And you women? Stop fucking egging them on! They’re able to get away with this behavior because you were so goddamn easy to seduce, first emotionally, then physically. You are so attracted to people who are attracted to you, but in doing so you abdicate your entire personality. Oh, and if the guy gives you a disclaimer, something along the lines of “I’m not really capable of a relationship”, I would go ahead and believe him. Just because a man is being refreshingly honest, doesn’t mean he’s willing to change. He’ll use that line against you a year later.

Not to be all The Rules™, but if I were a woman, this is what I’d do:

1) CURATE. Spurn all advances from guys, even if you hadn’t dated in months and months. SELECTIVELY choose one or two. Or boldly go after someone who seems interesting and funny, even if they haven’t made the first move. If they refuse, that’s their loss.

2) CALM. When you first start dating the guy, no sex. Seriously. Don’t even talk about it, just send him packing. Continue to do the things that make you awesome – don’t cancel trips, don’t arrange special time for him. Make him understand that you have your own life and can certainly be happy without him, which is true. Make yourself the train – he’s just a passenger. This is essential! Guys are so fucking stupid that they need to be fooled into perceiving the value you possess anyway. Plus, these dudes have had so many women crying on the phone to them – for the love of god, don’t EVER play into that dynamic.

3) COOL. If it’s the right guy, you will find yourself longing for him, and you will feel this subtle game of avoidance has become largely intellectual and stupid. Too bad. The point is to have enough shared history – a few months at least – to lift this guy over most of his early-relationship potholes, and guess what? He may actually be developing a genuine respect for you. After getting what he wants from women for so long, he needs to be cured; neurological pathways have to be changed, habits discarded.

4) COITUS. The first act of sex should be random and unannounced, like the best pop quiz in history.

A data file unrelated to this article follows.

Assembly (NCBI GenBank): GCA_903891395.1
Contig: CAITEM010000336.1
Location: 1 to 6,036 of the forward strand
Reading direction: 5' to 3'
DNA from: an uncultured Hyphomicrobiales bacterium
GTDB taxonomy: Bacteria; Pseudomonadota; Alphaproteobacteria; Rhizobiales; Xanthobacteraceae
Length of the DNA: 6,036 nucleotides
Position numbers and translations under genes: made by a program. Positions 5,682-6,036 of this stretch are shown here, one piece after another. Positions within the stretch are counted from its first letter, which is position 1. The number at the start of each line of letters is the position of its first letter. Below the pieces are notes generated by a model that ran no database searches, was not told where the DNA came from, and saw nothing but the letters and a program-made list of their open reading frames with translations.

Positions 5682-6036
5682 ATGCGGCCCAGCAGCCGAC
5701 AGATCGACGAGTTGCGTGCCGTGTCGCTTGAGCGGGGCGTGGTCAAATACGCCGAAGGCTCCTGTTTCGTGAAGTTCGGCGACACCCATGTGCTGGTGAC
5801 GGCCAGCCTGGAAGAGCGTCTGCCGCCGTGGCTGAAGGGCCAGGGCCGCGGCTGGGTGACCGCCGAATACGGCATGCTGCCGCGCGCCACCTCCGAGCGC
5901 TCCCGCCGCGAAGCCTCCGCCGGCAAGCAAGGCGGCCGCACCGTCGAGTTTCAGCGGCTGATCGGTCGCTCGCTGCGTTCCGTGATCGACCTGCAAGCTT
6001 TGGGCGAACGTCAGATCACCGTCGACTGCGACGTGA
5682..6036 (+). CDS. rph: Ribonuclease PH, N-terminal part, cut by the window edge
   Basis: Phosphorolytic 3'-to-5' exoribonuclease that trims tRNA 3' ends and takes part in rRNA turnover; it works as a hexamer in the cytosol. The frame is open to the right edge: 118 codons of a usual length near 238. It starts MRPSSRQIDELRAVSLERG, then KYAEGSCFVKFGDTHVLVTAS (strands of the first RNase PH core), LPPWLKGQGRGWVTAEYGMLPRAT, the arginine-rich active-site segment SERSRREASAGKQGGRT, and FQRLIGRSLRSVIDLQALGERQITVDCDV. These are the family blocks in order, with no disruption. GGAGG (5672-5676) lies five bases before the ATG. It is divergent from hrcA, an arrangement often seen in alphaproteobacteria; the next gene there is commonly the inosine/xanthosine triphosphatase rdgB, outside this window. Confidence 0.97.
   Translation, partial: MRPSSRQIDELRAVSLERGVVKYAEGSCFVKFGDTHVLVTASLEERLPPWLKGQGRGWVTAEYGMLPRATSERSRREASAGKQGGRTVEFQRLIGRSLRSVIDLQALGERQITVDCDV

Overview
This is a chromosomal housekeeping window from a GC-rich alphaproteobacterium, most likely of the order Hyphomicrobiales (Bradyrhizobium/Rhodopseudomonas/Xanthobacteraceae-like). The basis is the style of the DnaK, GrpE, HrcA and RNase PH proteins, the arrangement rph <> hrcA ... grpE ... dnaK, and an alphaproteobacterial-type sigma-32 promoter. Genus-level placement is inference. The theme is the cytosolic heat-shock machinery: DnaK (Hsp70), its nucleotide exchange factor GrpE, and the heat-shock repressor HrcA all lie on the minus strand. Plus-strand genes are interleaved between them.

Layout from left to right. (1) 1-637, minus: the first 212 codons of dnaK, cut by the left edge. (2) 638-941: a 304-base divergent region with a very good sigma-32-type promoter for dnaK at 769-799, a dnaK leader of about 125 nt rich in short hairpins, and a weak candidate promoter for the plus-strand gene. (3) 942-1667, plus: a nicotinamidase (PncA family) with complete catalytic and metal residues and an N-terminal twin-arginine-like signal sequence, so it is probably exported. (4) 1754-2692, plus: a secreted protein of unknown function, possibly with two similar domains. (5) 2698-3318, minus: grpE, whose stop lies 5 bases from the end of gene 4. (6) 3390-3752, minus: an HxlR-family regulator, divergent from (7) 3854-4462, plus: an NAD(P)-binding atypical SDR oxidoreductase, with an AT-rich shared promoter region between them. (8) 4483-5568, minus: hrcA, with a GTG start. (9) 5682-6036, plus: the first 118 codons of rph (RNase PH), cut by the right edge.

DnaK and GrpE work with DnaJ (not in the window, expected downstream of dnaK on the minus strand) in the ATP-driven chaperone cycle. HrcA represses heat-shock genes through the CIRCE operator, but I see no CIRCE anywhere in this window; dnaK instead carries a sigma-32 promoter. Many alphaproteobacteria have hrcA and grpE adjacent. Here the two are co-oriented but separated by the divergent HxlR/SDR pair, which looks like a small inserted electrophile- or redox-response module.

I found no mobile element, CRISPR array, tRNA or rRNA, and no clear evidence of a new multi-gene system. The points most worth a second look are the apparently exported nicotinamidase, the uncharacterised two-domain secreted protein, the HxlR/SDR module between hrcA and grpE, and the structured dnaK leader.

5) COUNTER. At some point in the first six months, the creeping domesticity of your relationship will cause a full-scale freakout in your man. He will talk about wanting an “open relationship” or how he still feels damaged, or how he should really be spending more time at his place, or how he wants to be with his guy friends, or worse, he’ll do some stupid thing one night with another woman just to prove to himself he can still pull. Yes, he is made of such weak-ass Jello that he actually feels these things and isn’t kidding. Let him talk, let him spew forth.

At the end of his episode, counter with “Wow, you are really boring” and go see a movie. Don’t think about him for a few hours. A few days later, when he starts to talk about more caveman longings that you don’t understand, I would suggest actually yawning, followed with “wait, I missed that last part, I was drifting off.”

If he continues on this tack, it might be time for a weekend trip with some of your girlfriends. Either way, keep being the awesome person you were before you met. He will come around, and in doing so, actually mature before your eyes.

6) COLLUDE. Keep it organic. Ask for what you want, no apologies. Be who you were, and who you wanted to be. You are both the ride the other wants to take.

You might read all this and think “that was never me” or “my relationship happened totally different than that” or “what a stupid parlor trick.” Sure, sure. You were lucky. It was all so much easier, perhaps. But here’s the thing: guys must learn adult love, they do not come by it naturally. Everything in modern culture is engineered to delay that lesson as long as possible. They are made of flimsy material, and often, need to be tricked, coaxed or prodded into being a real person.

Man, we could sure spear a running bison from two hundred yards, though.

perpetual motion machine

12/12/07

Guys and gals, I’m totally exhausted. Can the first commenters ask today’s CODE WORD and make it super-insightful, effervescently fun, and so revealing of human nature that it gets forwarded around the web 4.7 million times, and so I start to get email from foreign heads of state?